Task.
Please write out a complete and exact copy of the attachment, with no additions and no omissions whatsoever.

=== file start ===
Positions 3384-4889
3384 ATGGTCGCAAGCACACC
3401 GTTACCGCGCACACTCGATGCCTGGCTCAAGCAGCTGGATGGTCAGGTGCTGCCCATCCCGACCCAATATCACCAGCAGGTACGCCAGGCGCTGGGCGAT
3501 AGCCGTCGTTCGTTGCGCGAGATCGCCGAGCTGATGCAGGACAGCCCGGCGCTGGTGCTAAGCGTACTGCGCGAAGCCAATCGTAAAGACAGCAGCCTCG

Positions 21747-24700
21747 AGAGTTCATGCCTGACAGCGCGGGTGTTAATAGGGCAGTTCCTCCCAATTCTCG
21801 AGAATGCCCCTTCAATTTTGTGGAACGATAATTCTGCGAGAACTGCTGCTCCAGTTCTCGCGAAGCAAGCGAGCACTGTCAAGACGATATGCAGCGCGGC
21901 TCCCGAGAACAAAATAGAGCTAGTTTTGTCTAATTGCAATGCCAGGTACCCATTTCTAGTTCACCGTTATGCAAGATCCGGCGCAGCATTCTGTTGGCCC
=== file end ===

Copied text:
Positions 3384-4889
3384 ATGGTCGCAAGCACACC
3401 GTTACCGCGCACACTCGATGCCTGGCTCAAGCAGCTGGATGGTCAGGTGCTGCCCATCCCGACCCAATATCACCAGCAGGTACGCCAGGCGCTGGGCGAT
3501 AGCCGTCGTTCGTTGCGCGAGATCGCCGAGCTGATGCAGGACAGCCCGGCGCTGGTGCTAAGCGTACTGCGCGAAGCCAATCGTAAAGACAGCAGCCTCG

Positions 21747-24700
21747 AGAGTTCATGCCTGACAGCGCGGGTGTTAATAGGGCAGTTCCTCCCAATTCTCG
21801 AGAATGCCCCTTCAATTTTGTGGAACGATAATTCTGCGAGAACTGCTGCTCCAGTTCTCGCGAAGCAAGCGAGCACTGTCAAGACGATATGCAGCGCGGC
21901 TCCCGAGAACAAAATAGAGCTAGTTTTGTCTAATTGCAATGCCAGGTACCCATTTCTAGTTCACCGTTATGCAAGATCCGGCGCAGCATTCTGTTGGCCC